Several issues were raised and discussed by the Board regarding the special revenue fund type definition. The Board acknowledged that restricted or committed revenues, which would Entered Minutes 5 comprise the foundation for a special revenue fund, sometimes are received in another fund on a temporary basis before they are recognized as revenue in a separate special revenue fund. The Board tentatively concluded that the Statement will emphasize that those distributed amounts, which should not be recognized as revenues in the initial receiving fund, can serve as the foundation for a special revenue fund. The Statement will emphasize that those amounts, which are temporarily received in a “clearing fund,” should not be recognized as revenues in the clearing fund.The Board then discussed the provision in the proposed definition of special revenue funds that called for restricted or committed revenues to comprise a “significant portion” of the resources in the fund. Because the term “significant” has been used in other standards with a different meaning, the Board tentatively concluded that the definition will be modified to state that specific restricted or committed revenues should be expected to comprise a substantial portion of the inflows in the fund and that governments should discontinue reporting a special revenue fund if the government no longer expects that a substantial portion of the inflows will continue to derive from restricted or committed revenue sources. The Board also tentatively concluded that the final Statement also will address the appropriate reporting for certain revolving loan arrangements. Clarifications to the provisions for reporting stabilization arrangements also were tentatively agreed to by the Board. Specifically, the Board tentatively agreed that the following language should be added to the final standard: “A stabilization arrangement would satisfy the criteria to be reported as a separate special revenue fund only if a substantial portion of the inflows derive from a specific restricted or committed revenue source.” Based on feedback received from constituents, the Board tentatively concluded that the definition of capital projects funds should be clarified to indicate that the activity reported in those funds relates to capital outlays in general, rather than only to outflows for major capital facilities.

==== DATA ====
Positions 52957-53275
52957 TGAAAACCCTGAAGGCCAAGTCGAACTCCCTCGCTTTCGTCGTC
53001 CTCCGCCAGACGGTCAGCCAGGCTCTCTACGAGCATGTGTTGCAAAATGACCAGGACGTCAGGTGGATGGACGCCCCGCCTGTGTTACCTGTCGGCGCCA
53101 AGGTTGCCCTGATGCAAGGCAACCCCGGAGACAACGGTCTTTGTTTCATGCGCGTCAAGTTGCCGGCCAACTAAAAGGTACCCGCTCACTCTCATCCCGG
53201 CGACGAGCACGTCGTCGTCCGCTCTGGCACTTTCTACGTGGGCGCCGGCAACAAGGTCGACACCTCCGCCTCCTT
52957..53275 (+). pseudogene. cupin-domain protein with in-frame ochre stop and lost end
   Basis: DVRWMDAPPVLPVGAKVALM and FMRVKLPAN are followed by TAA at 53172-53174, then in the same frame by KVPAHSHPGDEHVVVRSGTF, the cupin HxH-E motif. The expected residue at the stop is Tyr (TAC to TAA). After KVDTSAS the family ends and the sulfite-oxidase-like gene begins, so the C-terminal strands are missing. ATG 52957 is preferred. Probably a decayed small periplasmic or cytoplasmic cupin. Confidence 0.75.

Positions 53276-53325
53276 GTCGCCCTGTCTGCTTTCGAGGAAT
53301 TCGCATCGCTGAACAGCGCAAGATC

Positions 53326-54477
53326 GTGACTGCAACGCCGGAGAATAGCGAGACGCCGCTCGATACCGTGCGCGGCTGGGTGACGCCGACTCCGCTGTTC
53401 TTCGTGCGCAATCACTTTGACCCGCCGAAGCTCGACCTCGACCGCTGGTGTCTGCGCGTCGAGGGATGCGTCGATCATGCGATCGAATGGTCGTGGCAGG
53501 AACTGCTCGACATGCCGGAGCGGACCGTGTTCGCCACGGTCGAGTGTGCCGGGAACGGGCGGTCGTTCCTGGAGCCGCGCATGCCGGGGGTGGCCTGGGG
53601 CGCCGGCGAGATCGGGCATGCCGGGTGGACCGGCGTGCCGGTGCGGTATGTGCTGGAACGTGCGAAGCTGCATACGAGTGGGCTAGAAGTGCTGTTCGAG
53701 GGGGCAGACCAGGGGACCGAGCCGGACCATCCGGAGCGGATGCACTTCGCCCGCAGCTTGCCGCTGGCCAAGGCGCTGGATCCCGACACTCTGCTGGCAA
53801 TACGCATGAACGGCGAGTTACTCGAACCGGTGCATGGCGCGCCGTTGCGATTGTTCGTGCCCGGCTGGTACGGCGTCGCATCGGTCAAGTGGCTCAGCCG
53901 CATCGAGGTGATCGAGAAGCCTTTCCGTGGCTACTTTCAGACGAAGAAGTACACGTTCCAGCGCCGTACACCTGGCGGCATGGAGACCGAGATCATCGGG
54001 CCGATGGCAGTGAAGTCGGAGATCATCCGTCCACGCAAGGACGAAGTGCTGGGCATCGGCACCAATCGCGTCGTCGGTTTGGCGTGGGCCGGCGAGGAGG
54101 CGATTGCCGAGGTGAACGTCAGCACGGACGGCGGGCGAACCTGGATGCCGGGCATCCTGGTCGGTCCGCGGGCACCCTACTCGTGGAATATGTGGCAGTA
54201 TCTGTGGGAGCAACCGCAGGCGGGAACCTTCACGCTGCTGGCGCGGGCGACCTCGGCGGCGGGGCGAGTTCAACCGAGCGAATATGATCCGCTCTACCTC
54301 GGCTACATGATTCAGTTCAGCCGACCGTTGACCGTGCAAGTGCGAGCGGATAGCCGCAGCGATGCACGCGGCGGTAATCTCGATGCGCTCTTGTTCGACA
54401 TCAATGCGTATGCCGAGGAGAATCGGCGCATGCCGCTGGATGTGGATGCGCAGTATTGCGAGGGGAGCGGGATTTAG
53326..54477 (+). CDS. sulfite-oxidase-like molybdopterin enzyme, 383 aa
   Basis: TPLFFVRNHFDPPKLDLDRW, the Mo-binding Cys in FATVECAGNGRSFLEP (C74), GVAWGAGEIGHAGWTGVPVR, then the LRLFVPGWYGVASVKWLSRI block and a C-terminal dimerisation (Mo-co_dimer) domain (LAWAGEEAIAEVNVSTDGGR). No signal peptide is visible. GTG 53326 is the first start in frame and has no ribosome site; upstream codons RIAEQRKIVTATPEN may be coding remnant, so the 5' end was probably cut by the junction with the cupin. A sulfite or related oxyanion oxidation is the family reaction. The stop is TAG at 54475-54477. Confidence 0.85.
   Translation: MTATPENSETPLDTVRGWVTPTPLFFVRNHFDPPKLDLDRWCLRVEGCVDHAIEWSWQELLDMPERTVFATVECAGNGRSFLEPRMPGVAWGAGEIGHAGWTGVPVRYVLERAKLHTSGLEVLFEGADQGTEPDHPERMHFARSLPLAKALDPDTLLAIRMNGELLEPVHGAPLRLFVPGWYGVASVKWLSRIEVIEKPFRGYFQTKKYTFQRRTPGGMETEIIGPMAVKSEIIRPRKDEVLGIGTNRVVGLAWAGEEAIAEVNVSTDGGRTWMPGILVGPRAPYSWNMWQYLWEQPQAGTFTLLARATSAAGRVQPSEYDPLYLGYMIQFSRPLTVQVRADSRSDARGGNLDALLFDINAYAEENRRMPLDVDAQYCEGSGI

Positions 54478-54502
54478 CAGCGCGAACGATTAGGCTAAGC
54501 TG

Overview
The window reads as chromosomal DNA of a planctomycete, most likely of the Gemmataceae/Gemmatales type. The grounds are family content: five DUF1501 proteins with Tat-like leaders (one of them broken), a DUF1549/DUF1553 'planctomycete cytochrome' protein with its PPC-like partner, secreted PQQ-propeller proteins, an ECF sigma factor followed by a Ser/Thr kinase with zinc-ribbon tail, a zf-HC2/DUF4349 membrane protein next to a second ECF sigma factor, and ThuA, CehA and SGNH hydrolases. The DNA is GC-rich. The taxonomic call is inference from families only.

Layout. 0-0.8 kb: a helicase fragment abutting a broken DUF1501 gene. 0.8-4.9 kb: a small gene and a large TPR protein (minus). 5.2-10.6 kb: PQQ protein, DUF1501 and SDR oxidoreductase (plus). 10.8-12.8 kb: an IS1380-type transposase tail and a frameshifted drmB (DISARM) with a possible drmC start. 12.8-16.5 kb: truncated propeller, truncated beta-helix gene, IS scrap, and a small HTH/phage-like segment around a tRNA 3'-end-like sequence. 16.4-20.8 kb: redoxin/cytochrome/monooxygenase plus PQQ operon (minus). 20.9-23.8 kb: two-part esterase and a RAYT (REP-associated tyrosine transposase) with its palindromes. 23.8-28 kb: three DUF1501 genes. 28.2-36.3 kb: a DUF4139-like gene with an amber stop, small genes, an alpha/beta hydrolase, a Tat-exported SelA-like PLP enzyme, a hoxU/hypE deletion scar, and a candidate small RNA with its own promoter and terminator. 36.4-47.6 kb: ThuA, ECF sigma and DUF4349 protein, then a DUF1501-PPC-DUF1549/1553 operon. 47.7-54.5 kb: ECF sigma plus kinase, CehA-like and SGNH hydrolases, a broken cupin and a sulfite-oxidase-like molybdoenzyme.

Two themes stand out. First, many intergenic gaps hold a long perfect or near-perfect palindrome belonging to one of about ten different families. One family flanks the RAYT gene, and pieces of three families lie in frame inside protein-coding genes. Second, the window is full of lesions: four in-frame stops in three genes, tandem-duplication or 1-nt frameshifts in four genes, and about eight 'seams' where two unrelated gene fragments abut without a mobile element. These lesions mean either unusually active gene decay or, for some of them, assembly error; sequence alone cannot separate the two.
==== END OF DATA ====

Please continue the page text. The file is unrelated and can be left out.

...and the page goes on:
Minutes of Meeting, September 24–26, 2008

The focus of the Board’s discussion was primarily on four issues that arose from Exposure Draft respondent comments and field test participant observations and questions:

  • To what extent should the fund balance categories and classifications proposed in the Exposure Draft be carried over to the final Statement?
     
  • How should negative balances be reported? • Should the provision in paragraph 15 of the Exposure Draft regarding residual limited or assigned resources be carried over to the final Statement?
     
  • How should encumbrances be classified?